Farmers support foreign investment register

Farmers support foreign investment register

Date Published: 11th May 2012

By Bobbie Hinkley, Published in Farm Weekly. Read the full story here.

CORPORATE Agriculture Australia managing director Gordon Verrall believes WA farmers have nothing to worry about in regards to foreign investment.

Corporate Agriculture Australia is a management company which specialises in the sourcing and the full management of Australian farm properties for overseas and national corporate clients.

Mr Verall believes foreign companies investing in WA farmland will continue to operate "under the radar" just like any local farmer who takes on new land.

Mr Verrall disputed that there had been more foreign investment in WA farmland in recent years than ever before and suggested a fresh and "coincidental" spate of land settlements (including recent purchases at Jerramungup, Bindi Bindi and Esperance by a Qatar-based company's local arm Hassad Australia) had contributed significantly to local hype surrounding internationally-based purchases.

He said new purchases by the Malaysia Group at Northampton and the "ongoing rumour mill" of Chinese activity in the Great Southern also had local and well-established growers talking.

"There won't be too many big projects like we've just seen from Hassad in the future," Mr Verrall said.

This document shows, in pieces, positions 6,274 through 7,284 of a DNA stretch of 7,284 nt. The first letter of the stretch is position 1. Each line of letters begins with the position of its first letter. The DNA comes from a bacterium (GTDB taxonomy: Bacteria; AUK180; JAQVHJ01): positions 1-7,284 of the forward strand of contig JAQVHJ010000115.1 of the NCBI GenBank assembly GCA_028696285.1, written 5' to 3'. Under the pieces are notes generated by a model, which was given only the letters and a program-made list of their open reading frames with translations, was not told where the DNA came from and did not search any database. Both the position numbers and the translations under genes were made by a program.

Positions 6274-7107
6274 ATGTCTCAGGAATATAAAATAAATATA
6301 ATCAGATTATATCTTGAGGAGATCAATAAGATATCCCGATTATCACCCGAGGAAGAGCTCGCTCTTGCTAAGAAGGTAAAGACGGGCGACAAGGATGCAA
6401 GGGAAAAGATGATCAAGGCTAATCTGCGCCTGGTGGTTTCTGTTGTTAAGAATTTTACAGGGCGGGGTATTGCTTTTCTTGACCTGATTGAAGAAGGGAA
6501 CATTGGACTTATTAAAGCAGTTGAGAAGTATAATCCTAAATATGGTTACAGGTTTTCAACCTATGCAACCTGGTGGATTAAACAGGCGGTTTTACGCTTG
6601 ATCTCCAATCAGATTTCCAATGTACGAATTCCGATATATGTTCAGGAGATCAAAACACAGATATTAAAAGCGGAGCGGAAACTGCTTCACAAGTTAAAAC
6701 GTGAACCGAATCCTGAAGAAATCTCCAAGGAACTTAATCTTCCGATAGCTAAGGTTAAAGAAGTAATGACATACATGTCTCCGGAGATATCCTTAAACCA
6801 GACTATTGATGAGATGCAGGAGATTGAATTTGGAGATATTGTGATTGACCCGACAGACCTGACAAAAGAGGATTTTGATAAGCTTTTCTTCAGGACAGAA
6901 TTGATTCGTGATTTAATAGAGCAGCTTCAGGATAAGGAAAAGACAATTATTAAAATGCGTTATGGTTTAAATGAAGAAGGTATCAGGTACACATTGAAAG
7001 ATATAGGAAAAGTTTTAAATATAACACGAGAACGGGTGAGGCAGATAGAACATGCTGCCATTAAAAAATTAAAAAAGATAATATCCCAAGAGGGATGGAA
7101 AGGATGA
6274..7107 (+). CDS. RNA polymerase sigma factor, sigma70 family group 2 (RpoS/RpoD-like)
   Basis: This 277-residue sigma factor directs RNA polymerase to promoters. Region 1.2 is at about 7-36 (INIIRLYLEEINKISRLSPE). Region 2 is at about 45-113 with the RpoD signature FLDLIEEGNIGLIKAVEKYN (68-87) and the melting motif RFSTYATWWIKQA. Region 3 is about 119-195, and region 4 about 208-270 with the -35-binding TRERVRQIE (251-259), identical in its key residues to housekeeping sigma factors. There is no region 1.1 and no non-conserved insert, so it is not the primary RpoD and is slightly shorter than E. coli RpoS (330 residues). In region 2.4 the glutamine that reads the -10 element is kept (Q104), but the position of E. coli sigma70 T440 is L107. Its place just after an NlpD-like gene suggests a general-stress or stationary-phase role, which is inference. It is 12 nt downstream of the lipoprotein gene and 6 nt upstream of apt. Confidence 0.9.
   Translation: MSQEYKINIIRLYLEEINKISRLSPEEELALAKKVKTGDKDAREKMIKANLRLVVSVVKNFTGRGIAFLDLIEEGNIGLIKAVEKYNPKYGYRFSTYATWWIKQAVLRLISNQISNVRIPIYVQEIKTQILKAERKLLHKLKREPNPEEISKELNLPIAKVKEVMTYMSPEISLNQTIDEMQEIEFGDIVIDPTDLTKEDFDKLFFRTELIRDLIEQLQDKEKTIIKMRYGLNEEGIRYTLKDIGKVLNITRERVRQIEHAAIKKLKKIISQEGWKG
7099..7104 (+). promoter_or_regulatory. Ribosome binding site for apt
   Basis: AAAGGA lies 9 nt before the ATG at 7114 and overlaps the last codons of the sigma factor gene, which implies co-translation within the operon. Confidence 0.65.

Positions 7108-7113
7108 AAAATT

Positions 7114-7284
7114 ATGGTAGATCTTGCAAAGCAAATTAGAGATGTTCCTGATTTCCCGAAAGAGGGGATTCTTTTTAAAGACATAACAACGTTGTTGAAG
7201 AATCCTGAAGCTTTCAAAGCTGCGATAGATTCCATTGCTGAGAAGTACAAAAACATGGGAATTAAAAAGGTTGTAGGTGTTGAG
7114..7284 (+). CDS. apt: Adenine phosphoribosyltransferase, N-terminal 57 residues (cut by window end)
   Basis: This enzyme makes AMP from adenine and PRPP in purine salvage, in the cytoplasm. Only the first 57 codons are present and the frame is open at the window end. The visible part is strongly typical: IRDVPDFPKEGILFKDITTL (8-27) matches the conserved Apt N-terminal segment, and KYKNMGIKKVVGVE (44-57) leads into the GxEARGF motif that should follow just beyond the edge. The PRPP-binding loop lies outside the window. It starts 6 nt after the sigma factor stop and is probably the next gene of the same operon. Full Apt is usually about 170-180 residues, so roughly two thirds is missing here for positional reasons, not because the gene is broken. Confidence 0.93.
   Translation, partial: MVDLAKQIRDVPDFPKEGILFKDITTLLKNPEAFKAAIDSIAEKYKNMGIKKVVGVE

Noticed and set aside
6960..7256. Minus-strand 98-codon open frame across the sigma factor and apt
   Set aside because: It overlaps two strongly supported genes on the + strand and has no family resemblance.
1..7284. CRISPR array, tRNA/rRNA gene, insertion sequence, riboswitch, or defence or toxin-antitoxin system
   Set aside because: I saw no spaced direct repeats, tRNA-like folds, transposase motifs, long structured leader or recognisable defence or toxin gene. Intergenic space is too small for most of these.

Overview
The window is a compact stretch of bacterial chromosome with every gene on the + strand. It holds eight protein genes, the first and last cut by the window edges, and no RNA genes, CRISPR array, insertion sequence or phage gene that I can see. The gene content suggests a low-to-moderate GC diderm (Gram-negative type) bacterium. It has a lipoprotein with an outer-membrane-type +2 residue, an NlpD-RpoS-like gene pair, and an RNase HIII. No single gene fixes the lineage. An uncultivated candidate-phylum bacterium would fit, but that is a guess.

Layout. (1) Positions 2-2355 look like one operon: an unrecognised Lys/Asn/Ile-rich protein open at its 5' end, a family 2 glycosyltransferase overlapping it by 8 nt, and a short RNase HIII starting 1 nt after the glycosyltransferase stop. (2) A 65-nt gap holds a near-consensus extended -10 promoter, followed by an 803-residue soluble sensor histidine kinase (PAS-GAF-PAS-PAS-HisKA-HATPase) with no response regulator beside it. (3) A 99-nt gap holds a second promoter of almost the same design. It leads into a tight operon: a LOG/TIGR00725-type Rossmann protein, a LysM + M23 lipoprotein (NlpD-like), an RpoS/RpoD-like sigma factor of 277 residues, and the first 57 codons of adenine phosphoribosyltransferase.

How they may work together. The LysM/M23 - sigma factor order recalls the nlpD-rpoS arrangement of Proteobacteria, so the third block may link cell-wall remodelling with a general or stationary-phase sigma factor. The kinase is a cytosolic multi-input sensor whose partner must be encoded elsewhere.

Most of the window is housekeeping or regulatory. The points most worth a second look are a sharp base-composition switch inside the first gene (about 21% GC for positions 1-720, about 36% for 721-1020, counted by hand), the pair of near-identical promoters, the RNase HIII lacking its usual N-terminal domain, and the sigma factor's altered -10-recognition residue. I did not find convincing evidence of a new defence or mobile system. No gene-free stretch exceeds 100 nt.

"Most foreign investment will be by individual investors or smaller groups interested in picking up a farm or two.

"I don't know how much WA farmland falls under the corporate agriculture or foreign investment banner because that information isn't really there."

In terms of establishing a public register to keep track of who is buying and selling, Mr Verrall said he understood farmers calling for a register for foreign ownership.

He recognised it would be beneficial and said because there were a large number of scaremongers within the industry the current lack of statistical support to demonstrate how little land was actually owned by overseas investors meant those scaremongers got some unjustified credence.

Though whole-heartedly in support of foreign investment, when asked about the pros and cons of the process Mr Verrall was also sympathetic towards those farmers who had legitimate concerns about the possibility of profit being driven offshore and the bypassing of WA logistical chains.

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